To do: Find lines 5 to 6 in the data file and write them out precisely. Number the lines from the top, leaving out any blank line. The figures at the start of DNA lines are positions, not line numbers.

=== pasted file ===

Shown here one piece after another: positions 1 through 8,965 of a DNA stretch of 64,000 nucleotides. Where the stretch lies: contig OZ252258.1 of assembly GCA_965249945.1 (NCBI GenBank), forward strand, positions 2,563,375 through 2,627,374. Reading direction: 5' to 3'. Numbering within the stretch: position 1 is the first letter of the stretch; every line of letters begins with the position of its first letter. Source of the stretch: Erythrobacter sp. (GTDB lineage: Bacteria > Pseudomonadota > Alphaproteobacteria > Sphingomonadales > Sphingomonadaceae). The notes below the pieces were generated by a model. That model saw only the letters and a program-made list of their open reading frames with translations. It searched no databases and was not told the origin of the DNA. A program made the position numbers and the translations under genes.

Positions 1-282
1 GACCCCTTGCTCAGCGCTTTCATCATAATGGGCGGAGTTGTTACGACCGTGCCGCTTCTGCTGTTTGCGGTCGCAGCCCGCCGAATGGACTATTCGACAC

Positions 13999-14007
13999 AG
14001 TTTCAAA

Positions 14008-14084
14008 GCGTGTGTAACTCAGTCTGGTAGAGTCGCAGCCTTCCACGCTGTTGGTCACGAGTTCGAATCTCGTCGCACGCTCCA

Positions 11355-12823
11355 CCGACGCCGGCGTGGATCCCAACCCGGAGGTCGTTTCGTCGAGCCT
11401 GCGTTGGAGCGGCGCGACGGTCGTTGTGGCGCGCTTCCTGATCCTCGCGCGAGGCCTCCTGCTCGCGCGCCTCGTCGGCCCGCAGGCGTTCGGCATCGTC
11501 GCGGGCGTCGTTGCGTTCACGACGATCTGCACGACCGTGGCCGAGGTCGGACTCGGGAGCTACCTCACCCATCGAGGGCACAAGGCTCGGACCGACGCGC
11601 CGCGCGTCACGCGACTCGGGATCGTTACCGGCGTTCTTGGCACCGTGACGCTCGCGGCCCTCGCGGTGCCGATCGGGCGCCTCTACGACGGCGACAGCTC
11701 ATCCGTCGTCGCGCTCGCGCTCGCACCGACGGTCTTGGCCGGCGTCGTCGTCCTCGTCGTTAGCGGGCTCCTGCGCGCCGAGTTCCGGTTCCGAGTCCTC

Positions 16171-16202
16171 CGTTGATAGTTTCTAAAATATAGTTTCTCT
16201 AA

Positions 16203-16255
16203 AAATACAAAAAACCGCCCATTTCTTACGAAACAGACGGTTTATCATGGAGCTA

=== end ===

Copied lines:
13999 AG
14001 TTTCAAA